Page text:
Many applicants forget to prepare their questions for the interviewer. There won’t be a situation in which a product manager doesn’t have questions. You should always ask questions of users, market players, development, data analysts, management, and anyone else.
Prepare questions that will demonstrate your passion for working for the company and that indicate you are ready to take ownership. Show your interest in the company’s culture. Ask a question that connects to one of the company values.
Ask questions at the end of the interview if you are given the chance to do so. Don’t ask too many questions. Three should be fine.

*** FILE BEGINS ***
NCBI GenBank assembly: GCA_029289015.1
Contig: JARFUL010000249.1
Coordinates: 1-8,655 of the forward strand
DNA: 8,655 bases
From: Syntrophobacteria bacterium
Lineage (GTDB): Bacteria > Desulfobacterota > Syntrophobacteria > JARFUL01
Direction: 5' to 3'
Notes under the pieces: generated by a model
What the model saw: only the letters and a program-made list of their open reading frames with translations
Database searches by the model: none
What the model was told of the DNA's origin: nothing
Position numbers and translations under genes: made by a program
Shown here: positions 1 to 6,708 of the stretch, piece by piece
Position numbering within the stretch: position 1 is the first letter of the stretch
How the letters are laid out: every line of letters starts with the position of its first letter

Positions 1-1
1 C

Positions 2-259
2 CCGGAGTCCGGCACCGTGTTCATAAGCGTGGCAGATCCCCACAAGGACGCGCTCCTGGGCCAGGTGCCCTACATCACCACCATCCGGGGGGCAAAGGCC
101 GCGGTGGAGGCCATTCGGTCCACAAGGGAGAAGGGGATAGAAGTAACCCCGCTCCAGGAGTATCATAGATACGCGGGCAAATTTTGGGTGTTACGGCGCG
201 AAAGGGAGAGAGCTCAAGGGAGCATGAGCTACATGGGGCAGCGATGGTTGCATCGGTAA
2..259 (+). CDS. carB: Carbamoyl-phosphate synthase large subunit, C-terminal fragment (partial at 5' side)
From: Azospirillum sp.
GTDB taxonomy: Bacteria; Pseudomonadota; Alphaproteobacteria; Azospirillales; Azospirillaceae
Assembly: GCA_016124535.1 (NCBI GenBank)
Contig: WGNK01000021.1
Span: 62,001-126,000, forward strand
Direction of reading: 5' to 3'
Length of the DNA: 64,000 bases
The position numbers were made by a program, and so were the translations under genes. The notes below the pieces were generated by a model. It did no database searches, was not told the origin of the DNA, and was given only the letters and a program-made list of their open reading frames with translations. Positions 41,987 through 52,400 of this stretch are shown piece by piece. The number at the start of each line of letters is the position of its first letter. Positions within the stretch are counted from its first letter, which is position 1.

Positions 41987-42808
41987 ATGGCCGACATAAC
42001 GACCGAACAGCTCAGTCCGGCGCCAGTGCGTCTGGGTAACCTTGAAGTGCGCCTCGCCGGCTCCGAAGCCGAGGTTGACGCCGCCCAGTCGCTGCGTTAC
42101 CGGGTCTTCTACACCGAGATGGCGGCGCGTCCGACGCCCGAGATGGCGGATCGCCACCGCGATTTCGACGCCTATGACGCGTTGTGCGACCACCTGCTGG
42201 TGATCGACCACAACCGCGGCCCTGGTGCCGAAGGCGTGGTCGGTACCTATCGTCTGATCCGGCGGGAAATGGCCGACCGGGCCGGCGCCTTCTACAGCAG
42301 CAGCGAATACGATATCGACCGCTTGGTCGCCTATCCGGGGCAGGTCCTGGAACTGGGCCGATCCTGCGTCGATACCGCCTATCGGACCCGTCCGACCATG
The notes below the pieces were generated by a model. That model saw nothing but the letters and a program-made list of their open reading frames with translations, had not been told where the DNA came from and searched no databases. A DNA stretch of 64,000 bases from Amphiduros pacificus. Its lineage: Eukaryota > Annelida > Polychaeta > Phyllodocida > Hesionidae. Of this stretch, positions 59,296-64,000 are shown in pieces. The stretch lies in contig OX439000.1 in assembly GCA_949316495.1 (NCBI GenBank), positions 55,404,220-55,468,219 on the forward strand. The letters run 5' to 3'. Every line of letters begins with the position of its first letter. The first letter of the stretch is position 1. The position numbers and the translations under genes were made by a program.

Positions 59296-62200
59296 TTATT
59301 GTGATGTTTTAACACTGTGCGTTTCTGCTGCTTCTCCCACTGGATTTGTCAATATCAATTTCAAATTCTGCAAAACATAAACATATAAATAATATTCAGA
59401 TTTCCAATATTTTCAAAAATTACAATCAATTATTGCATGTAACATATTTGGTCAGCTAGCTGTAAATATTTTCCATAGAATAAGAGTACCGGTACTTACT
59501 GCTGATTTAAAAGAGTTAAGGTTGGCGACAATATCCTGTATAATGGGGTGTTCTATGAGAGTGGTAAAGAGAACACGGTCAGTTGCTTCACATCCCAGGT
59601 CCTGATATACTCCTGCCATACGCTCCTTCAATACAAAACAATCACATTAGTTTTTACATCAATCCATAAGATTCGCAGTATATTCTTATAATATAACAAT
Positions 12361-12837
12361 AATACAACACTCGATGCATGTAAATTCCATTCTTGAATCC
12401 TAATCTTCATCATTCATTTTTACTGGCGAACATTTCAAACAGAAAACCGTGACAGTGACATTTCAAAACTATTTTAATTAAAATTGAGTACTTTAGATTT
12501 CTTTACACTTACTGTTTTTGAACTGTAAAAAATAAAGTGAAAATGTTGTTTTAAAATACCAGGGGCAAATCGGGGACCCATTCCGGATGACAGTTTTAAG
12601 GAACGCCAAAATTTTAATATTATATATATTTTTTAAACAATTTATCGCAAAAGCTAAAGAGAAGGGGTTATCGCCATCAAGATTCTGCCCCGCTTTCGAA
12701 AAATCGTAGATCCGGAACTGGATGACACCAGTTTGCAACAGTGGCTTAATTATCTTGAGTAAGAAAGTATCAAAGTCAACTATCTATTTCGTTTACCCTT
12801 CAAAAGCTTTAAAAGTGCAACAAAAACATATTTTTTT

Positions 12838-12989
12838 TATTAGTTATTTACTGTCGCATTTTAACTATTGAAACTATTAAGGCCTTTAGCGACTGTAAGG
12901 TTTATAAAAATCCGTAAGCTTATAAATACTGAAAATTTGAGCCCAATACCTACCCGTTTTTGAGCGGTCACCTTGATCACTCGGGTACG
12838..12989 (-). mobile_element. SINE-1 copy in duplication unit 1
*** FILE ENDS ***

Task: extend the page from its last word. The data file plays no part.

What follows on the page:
In addition to the generic prep, before the first interview with a company, I learn about the company’s products, business model, market, and competition.
Prepare a short pitch for the company’s products. You’d be surprised at how amazed the interviewer will be about your knowledge and ability to describe the products in a straightforward manner.
Remember that because you are being interviewed by different companies, your view of the market and technology is wider than the view of your interviewers. That’s your added value.
Good luck with your next interview..
Click here for a sample interview preparation.
See also: 5 Tips for Product Management Resumes that Stand Out
Gal Ofel is an experienced product innovation manager, marketer and entrepreneur. Recently, Gal founded and launched Zoostr, the mobile and desktop solution for entrepreneurs.